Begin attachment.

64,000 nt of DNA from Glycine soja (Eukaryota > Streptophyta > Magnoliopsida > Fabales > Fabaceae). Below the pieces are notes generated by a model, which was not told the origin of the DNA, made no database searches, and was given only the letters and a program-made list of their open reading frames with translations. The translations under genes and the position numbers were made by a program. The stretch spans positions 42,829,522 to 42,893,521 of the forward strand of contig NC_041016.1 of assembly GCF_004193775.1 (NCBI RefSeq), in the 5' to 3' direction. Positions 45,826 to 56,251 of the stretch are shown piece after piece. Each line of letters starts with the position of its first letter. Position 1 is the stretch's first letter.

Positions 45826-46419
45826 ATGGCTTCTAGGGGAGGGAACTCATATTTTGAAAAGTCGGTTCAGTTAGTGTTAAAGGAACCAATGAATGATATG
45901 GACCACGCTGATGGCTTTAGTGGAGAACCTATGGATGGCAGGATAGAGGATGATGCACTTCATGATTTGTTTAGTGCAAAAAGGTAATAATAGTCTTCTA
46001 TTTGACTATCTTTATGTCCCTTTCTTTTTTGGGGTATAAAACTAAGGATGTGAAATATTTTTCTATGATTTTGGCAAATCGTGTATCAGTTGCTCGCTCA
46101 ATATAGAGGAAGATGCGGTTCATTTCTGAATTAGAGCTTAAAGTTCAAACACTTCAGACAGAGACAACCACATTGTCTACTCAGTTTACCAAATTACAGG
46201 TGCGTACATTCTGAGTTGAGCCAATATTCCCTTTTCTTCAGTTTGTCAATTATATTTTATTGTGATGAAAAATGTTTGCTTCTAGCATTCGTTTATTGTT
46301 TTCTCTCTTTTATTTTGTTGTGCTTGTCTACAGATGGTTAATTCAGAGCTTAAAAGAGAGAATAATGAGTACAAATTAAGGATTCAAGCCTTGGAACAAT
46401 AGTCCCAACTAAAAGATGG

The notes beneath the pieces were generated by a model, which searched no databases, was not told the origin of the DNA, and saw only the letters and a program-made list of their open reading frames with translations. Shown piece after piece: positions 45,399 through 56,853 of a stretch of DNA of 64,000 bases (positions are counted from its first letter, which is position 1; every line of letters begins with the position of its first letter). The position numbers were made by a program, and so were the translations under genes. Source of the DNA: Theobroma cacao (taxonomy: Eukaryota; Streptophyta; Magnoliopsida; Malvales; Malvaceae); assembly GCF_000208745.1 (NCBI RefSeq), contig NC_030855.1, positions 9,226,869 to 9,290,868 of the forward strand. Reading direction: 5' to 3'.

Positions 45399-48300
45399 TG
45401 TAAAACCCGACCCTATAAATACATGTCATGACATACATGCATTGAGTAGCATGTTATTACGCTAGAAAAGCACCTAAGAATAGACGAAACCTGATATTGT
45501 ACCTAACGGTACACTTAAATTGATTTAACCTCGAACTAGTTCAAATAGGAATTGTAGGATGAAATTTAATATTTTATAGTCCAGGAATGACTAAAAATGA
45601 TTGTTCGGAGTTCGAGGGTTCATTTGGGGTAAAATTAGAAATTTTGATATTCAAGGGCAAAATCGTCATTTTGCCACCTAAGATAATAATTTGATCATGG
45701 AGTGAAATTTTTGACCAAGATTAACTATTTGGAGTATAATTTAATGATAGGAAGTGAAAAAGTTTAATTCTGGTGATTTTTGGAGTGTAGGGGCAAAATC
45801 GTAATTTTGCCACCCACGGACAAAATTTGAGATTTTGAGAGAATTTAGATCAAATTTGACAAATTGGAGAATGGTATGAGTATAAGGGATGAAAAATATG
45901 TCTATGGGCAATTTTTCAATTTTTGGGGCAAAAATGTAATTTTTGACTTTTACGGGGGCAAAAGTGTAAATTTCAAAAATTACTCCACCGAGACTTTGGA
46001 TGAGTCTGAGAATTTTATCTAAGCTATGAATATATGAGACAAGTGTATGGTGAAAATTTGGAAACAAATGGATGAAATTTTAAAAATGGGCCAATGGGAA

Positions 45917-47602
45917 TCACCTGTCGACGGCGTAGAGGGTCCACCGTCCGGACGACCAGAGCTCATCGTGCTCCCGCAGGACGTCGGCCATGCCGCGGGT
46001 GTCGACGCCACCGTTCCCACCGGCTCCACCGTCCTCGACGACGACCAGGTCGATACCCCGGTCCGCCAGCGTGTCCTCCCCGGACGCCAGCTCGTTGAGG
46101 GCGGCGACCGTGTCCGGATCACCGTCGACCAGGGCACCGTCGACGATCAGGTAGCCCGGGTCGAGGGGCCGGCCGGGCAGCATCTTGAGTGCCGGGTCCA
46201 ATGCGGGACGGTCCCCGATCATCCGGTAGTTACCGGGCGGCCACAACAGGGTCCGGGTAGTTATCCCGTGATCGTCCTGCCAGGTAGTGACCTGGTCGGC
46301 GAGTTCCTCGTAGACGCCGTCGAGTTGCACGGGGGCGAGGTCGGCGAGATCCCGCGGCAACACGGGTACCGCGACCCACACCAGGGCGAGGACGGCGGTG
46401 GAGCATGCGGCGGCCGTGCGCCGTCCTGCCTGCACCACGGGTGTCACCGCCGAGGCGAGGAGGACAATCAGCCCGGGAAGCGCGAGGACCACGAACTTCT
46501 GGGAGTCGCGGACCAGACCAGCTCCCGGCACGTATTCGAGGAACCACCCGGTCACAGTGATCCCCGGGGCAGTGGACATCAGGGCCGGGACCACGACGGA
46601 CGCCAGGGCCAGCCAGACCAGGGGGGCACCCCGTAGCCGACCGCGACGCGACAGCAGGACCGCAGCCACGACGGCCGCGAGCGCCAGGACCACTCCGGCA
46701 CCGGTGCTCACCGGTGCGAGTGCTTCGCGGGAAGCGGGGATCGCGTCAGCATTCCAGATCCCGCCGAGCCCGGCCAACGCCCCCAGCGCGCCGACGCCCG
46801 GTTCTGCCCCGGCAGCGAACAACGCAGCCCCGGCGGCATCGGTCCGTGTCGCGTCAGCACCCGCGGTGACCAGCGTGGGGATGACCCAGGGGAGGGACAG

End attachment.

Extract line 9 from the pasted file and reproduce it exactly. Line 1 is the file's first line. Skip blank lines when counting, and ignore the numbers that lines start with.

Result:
46401 AGTCCCAACTAAAAGATGG